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GAME Australia in sale discussions following financial troubles

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GAME Australia could be up for sale in light of parent company The GAME Group plc’s suspension of trading, local managing director Paul Yardley told GamesRadar AU.

GAME Australia, which has 95 stores nationally and employs 600 staff, is a wholly-owned subsidiary of The GAME Group plc, effectively making it an asset of the UK Group, which yesterday announced its intention to appoint administrators. 

“We communicate with the UK very closely, and it will impact upon us structurally,” Yardley told GamesRadar AU. “However, it’s not as if we go into administration straight away if they do.” 

There were three viable business options for Australian operations if The GAME Group does go into administration, he said. The company could sell the business outright, source an investor and keep the GAME brand. Alternatively, they could find a solution that combined the two.

“The model we’ll follow depends on who decides to fund us and when. We’ve been in discussion with a number of parties and those are ongoing.”

Yardley refused to disclose whom the investors might be. The future of the Australian business would be uncertain if no ‘white knight’ investor materialised.

The Australian arm of the games retailer might have enjoyed more settled economics than, say, the UK and Spain, but it’s still on shaky ground. The company’s latest interim report recorded a turnover of £26.2 million, or AU$39.9 million, for the six months ending July 2011. That’s nearly a fifth less than the same period in 2010, which turned over £32.9m (AU$50.1m).

Ubisoft, one of its lead suppliers, does not currently have a credit limit with GAME Australia. Itself a global company, Ubisoft’s insurer will not cover it to supply GAME Australia. However, Bianca Silingardi, Ubisoft’s sales manager, told GamesRadar AU that the local team was keen to continue doing business with GAME and was investigating using a distribution channel. 

“We’ve got big releases coming this year and we want to stay in business with them,” she told GamesRadar AU. “However, we’ve got very strict rules from a global point of view and so for February their credit is $0.”

Australia has a vibrant gaming market, but that’s not to say the group hasn’t faced challenges locally. We’re at the bottom of the cycle - it’s been six years since the last console release, which has left consumers “reticent” to spend, Yardley said. 

Grey imports have also hurt, he says. “There are lots of cheap imports coming into the company. Having said that, people still like buying advice and the ability to return a product.”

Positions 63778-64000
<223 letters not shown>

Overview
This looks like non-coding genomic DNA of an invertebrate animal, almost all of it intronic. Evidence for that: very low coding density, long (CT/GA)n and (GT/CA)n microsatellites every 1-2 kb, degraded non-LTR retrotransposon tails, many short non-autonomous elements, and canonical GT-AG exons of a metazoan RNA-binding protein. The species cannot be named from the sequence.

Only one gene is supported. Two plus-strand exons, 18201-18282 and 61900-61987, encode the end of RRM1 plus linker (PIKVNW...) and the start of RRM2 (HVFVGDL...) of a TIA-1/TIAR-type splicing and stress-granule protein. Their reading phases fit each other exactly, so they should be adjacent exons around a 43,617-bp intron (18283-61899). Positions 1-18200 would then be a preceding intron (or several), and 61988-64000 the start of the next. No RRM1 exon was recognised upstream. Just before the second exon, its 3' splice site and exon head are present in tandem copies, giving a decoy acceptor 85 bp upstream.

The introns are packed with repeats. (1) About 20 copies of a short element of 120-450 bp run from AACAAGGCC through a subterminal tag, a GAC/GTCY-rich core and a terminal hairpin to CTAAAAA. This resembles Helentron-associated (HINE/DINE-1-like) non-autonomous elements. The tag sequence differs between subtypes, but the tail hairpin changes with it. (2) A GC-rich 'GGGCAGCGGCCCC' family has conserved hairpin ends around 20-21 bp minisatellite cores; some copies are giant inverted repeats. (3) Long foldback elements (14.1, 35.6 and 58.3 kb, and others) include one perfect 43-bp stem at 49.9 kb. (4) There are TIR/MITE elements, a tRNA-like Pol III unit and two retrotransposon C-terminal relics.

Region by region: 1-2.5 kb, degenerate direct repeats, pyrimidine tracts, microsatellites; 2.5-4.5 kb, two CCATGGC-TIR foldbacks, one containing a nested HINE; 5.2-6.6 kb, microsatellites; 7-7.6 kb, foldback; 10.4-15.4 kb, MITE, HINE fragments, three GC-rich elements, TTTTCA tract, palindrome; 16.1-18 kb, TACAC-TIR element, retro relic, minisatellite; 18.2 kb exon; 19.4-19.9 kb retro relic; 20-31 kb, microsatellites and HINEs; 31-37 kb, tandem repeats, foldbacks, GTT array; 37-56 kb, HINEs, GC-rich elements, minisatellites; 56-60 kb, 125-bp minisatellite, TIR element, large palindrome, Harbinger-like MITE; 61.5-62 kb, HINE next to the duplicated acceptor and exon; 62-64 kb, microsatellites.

You can also blame a weakness in Wii console and software sales, which were down 50% year on year in 2011, Yardley says.

“For a games market that was worth north of $2 billion in 2008, we’re now worth $1.5 billion.”

The Group business is in a state of flux that will clearly affect GAME Australia in one way or another but, for the moment, it’s business as usual. Stores are open, shelves are stocked and publishers are keen to re-establish credit terms with the embattled retailer. 

“We will keep stocking the latest releases, as well as honouring all our pre-orders,” promises Yardley. “Our aim, as always, is to ensure we remain as the destination of choice for our customers and continue to deliver great customer service and knowledge.”

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5 comments

  • kitten - April 2, 2012 6:43 a.m.

    Gametraders I've found has been selling imported games, I discovered this when I tried to trade in my copies of Pokemon that I'd bought brand new from Gametradeers at Game, only to be told they were American games and I couldn't trade them in. I normally buy my games from ebay these days though so I'd be pretty unaffected too... still we can't really afford to lose any more jobs...
  • dexter_griff - March 31, 2012 6:47 a.m.

    for me i've always seen it as JB Hi-Fi and EB Games so if Game goes bankrupt i will be unaffected.
  • Tranquilbez34 - March 26, 2012 12:13 a.m.

    Oh God, I'm always in my local Game, I've bought Nine pre-owned games from them in the last months alone, they also trade and sell retro games. I have a friend who works there and he says it's awesome and I'm planning to get a casual job there as well. hopefully they'll pull through. Because the nearest JB Hi-Fi is 40 mins from where I live and I don't have my P Plates yet and EB Games is ridiculous.
  • Fenderstat - March 25, 2012 10:19 p.m.

    Being a PC gamer I don't much care for GAME. Their PC sections are abysmal and they don't offer the sales that EB games do on my chosen platform. What I do care about is competition, in Australia it's GAME or EB and if GAME drops the ball EB turns into the mega giant which everyone hates, free to do whatever they like with only the lame gametraders so resist their total domination On the other hand I do make the majority of my purchases on steam as most pc types would and I would be unaffected however my console cousins would suffer for it and any loss to a gamer regardless of the platform is a loss to us all.
  • Hobogonigal - March 24, 2012 10:18 p.m.

    I hope they don't leave as well. That would really just leave EB Games to take the monopoly and they are expensive enough as is. Also I had no clue that there was a GamesRadar AU team! I thought it was just UK and US. Who are part of the AU team then?

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